The thixotropic agent, i.e. an agent that imparts thixotropic properties to the polymer gel, is selected from the lower alkanols. Lower alkanol means an alcohol that contains 2-6 carbon atoms and is straight chain or branched chain. Such alcohols may be exemplified by ethanol, isopropanol, and the like. Importantly, such a thixotropic agent is not a polymer solvent. (See e.g., Development of an in situ forming bidegradable poly-lactide-co-glycolide system for controlled release of proteins, Lambert, W. J., and Peck, K. D., Journal of Controlled Release, 33 (1995) 189-195). When used, the thixotropic agent may be present in amounts of 0.01 to 15 weight percent, preferably in amounts of 0.1 to 5 weight percent, and often in amounts of 0.5 to 5 weight percent of the combined weight of the solvent and the thixotropic agent.

It is to be understood that the emulsifying agent and/or the thixotropic agent do not constitute a mere diluent or a polymer-solvent that reduces viscosity by simply decreasing the concentration of the components of the composition. The use of conventional diluents can reduce viscosity, but can also cause the burst effect mentioned previously when the diluted composition is injected. In contrast, the injectable depot composition of the present invention can be formulated to avoid the burst effect by selecting the appropriate low molecular weight polymer, the solvent and emulsifying agent so that once injected into place, the emulsifying agent has little impact on the release properties of the original system.

Although the injectable depot gel composition of the present invention preferably are formed as viscous gels, the means of administration of the implants is not limited to injection, although that mode of delivery may often be preferred. Where the injectable depot gel composition will be administered as a leave-behind product, it may be formed to fit into a body cavity existing after completion of surgery or it may be applied as a flowable gel by brushing or palleting the gel onto residual tissue or bone. Such applications may permit loading of beneficial agent in the gel above concentrations typically present with injectable compositions.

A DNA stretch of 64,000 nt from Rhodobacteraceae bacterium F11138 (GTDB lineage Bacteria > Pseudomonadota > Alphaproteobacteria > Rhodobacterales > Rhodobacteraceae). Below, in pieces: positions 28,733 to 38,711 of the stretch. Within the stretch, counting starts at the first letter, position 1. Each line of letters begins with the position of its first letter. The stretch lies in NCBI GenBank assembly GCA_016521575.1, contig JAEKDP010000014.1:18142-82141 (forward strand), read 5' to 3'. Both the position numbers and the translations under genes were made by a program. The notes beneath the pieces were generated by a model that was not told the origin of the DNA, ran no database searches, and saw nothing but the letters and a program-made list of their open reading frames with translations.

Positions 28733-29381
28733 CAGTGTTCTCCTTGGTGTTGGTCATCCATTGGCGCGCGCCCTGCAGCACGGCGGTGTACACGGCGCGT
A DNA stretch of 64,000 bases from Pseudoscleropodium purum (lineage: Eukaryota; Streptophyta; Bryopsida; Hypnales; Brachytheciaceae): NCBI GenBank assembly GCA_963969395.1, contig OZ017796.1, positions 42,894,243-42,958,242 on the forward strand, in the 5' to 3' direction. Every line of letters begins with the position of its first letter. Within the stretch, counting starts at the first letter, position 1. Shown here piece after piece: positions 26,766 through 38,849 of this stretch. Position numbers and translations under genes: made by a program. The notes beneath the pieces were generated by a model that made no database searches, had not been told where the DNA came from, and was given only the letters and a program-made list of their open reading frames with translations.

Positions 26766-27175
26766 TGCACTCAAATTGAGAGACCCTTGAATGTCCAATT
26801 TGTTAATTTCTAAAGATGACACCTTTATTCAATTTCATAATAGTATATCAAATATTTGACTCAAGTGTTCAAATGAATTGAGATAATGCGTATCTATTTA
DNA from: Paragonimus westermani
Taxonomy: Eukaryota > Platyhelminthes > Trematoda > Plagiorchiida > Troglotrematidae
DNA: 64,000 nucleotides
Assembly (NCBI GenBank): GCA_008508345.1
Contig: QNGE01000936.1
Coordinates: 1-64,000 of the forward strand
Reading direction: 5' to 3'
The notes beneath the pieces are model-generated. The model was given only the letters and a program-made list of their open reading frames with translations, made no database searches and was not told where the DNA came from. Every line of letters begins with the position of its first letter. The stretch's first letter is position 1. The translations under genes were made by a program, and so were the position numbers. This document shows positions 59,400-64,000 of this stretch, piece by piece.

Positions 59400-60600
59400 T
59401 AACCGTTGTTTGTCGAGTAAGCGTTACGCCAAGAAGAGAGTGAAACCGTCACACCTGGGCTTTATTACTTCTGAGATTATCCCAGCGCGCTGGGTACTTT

Beneficial Agents:

The beneficial agent can be any physiologically or pharmacologically active substance or substances optionally in combination with pharmaceutically acceptable carriers and additional ingredients such as antioxidants, stabilizing agents, permeation enhancers, etc. that do not substantially adversely affect the advantageous results that can be attained by the present invention. The beneficial agent may be any of the agents which are known to be delivered to the body of a human or an animal and that are preferentially soluble in water rather than in the polymer-dissolving solvent. These agents include drug agents, medicaments, vitamins, nutrients, or the like. Included among the types of agents which meet this description are lower molecular weight compounds, proteins, peptides, genetic material, nutrients, vitamins, food supplements, sex sterilants, fertility inhibitors and fertility promoters.

Drug agents which may be delivered by the present invention include drugs which act on the peripheral nerves, adrenergic receptors, cholinergic receptors, the skeletal muscles, the cardiovascular system, smooth muscles, the blood circulatory system, synoptic sites, neuroeffector junctional sites, endocrine and hormone systems, the immunological system, the reproductive system, the skeletal system, autacoid systems, the alimentary and excretory systems, the histamine system and the central nervous system. Suitable agents may be selected from, for example, proteins, enzymes, hormones, polynucleotides, nucleoproteins, polysaccharides, glycoproteins, lipoproteins, polypeptides, steroids, analgesics, local anesthetics, antibiotic agents, chemotherapeutic agents, immunosuppressive agents, anti-inflammatory agents including anti-inflammatory corticosteroids, antiproliferative agents, antimitotic agents, angiogenic agents, antipsychotic agents, central nervous system (CNS) agents, anticoagulants, fibrinolytic agents, growth factors, antibodies, ocular drugs, and metabolites, analogs (including synthetic and substituted analogs), derivatives (including aggregative conjugates/fusion with other macromolecules and covalent conjugates with unrelated chemical moieties by means known in the art) fragments, and purified, isolated, recombinant and chemically synthesized versions of these species.